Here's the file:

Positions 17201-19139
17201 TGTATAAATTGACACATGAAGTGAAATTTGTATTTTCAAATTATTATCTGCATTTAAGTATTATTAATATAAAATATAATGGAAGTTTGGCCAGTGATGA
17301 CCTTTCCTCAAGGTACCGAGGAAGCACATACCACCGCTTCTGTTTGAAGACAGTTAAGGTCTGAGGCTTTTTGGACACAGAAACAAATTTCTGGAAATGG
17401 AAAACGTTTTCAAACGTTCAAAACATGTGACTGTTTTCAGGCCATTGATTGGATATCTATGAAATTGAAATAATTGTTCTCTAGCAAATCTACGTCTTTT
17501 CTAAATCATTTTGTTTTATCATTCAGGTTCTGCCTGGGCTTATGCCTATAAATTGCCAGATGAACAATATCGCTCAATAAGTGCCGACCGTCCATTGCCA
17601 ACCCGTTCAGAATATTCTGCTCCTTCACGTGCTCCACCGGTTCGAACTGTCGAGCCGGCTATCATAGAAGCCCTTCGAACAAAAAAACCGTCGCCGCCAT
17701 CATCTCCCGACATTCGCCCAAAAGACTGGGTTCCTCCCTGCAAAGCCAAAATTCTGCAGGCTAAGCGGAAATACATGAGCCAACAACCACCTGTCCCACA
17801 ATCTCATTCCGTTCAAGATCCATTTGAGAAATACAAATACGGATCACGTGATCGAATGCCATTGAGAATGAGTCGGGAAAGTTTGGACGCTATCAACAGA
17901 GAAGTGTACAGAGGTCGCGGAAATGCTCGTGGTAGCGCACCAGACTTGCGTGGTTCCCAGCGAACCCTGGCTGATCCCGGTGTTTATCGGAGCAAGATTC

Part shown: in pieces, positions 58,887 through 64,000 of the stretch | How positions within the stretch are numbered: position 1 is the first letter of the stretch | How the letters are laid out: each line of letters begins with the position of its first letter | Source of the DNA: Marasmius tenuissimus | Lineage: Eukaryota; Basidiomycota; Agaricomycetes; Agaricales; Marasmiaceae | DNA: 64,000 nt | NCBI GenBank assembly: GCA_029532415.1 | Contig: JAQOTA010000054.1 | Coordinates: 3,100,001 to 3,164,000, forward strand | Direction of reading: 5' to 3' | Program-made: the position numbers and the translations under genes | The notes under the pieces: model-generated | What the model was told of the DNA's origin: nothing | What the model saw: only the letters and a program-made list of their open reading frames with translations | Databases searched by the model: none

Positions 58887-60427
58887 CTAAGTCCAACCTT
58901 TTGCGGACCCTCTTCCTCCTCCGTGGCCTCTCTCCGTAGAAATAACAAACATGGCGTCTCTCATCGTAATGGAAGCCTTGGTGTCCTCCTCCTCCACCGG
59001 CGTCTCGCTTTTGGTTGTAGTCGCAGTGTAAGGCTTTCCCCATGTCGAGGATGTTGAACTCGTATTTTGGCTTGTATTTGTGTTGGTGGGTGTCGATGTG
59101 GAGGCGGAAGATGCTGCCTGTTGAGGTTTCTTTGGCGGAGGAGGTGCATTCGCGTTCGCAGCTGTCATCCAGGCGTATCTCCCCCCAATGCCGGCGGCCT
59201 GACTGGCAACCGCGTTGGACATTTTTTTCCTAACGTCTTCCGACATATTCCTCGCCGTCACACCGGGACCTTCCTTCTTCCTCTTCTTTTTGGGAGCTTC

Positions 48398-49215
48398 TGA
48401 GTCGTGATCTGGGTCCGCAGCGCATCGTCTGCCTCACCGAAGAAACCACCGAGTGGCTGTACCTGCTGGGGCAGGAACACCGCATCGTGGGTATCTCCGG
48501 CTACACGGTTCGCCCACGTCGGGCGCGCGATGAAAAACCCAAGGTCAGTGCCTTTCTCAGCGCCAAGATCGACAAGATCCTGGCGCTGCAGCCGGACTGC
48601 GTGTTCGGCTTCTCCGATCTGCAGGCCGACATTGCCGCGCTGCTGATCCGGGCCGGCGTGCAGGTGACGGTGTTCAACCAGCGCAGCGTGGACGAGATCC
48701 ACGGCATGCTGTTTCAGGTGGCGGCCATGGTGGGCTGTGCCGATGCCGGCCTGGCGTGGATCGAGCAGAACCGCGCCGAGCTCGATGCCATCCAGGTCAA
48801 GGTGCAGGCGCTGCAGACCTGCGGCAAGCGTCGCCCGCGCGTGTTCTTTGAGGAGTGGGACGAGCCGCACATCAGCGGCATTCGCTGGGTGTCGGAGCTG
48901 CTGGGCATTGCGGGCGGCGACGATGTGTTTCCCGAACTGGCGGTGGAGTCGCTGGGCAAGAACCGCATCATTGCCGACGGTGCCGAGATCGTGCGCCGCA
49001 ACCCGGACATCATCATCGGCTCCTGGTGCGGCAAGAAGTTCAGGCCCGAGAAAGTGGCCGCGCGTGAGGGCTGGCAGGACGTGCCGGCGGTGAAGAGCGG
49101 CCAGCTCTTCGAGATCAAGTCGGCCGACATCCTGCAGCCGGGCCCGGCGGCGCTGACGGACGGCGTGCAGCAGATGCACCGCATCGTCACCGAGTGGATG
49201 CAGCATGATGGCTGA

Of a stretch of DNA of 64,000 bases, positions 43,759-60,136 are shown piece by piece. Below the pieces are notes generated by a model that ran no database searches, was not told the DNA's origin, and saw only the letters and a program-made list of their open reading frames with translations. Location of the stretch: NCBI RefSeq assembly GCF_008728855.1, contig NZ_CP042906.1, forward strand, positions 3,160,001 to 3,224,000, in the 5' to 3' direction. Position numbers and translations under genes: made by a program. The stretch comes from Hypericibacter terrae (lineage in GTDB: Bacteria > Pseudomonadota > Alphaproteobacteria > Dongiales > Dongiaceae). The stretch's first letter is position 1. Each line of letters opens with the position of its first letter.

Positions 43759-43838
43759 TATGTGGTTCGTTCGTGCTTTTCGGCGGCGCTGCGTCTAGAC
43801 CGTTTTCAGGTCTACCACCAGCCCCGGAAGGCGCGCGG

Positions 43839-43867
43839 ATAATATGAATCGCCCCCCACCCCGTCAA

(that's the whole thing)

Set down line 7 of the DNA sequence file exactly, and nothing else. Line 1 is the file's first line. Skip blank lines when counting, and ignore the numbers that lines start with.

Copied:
17701 CATCTCCCGACATTCGCCCAAAAGACTGGGTTCCTCCCTGCAAAGCCAAAATTCTGCAGGCTAAGCGGAAATACATGAGCCAACAACCACCTGTCCCACA